Dense Connective Tissue (OpenStax Anatomy and Physiology)
Dense connective tissue contains more collagen fibers than does loose connective tissue. As a consequence, it displays greater resistance to stretching. There are two major categories of dense connective tissue: regular and irregular. Dense regular connective tissue fibers are parallel to each other, enhancing tensile strength and resistance to stretching in the direction of the fiber orientations. Ligaments and tendons are made of dense regular connective tissue, but in ligaments not all fibers are parallel. Dense regular elastic tissue contains elastin fibers in addition to collagen fibers, which allows the ligament to return to its original length after stretching. The ligaments in the vocal folds and between the vertebrae in the vertebral column are elastic.
In dense irregular connective tissue, the direction of fibers is random. This arrangement gives the tissue greater strength in all directions and less strength in one particular direction. In some tissues, fibers crisscross and form a mesh. In other tissues, stretching in several directions is achieved by alternating layers where fibers run in the same orientation in each layer, and it is the layers themselves that are stacked at an angle. The dermis of the skin is an example of dense irregular connective tissue rich in collagen fibers. Dense irregular elastic tissues give arterial walls the strength and the ability to regain original shape after stretching.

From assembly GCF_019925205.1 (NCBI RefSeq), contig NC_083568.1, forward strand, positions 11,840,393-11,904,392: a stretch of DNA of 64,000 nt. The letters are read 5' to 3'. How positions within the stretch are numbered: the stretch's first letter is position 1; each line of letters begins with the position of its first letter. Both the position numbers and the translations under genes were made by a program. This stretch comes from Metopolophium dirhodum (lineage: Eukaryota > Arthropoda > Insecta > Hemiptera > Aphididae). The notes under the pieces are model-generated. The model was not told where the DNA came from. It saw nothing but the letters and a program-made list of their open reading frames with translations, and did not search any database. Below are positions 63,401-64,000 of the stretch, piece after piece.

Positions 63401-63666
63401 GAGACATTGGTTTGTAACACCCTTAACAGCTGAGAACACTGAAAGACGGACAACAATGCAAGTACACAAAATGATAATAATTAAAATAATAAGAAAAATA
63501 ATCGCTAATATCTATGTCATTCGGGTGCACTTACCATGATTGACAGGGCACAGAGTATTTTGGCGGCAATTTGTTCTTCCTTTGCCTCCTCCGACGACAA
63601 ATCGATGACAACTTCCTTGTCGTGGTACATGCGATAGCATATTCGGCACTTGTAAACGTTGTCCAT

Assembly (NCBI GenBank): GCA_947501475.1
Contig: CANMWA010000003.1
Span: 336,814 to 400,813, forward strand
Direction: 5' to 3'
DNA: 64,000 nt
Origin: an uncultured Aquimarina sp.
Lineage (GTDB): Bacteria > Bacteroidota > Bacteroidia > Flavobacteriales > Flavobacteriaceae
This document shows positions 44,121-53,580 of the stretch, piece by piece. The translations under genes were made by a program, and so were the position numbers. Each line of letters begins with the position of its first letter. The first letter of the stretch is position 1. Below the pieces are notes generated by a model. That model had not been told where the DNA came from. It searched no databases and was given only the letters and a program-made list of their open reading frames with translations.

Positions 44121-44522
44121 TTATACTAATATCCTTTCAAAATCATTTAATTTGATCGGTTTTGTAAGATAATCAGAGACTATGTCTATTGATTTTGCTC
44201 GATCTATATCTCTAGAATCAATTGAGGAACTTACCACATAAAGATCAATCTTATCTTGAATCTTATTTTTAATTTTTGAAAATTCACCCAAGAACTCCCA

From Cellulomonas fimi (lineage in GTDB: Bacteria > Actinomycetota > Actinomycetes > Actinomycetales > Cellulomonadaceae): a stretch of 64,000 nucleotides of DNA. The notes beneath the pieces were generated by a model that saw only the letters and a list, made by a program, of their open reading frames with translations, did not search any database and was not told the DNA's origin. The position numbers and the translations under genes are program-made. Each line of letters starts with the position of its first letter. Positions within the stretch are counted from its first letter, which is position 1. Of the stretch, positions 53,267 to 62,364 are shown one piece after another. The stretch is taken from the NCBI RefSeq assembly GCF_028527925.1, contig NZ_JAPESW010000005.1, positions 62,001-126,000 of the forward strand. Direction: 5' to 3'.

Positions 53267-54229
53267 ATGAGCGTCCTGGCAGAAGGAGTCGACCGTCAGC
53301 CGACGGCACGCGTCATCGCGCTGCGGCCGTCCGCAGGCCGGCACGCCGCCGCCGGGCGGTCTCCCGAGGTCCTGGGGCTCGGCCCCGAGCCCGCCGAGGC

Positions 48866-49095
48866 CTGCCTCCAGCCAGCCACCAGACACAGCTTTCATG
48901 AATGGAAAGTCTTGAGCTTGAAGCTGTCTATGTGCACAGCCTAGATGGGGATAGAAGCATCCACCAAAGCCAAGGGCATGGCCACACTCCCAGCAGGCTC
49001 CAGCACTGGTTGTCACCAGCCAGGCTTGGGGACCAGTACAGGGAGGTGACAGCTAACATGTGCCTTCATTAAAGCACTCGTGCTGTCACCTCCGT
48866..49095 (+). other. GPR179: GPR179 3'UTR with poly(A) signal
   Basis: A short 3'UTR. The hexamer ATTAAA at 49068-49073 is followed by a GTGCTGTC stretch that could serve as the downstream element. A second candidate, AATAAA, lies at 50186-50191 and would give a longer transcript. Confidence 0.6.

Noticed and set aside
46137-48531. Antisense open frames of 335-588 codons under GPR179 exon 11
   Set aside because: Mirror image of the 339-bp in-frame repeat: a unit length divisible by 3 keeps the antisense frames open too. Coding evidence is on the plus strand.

Related Topic: Connective Tissue Fibers and Ground Substance
Betts, J. G., Young, K. A., Wise, J. A., Johnson, E., Poe, B., Kruse, D. H., … DeSaix, P. (n.d.). Anatomy and Physiology. Houston, Texas: OpenStax. Access for free at: https://openstax.org/details/books/anatomy-and-physiology
Related External Link: Optical clearing in dense connective tissues to visualize cellular connectivity in situ
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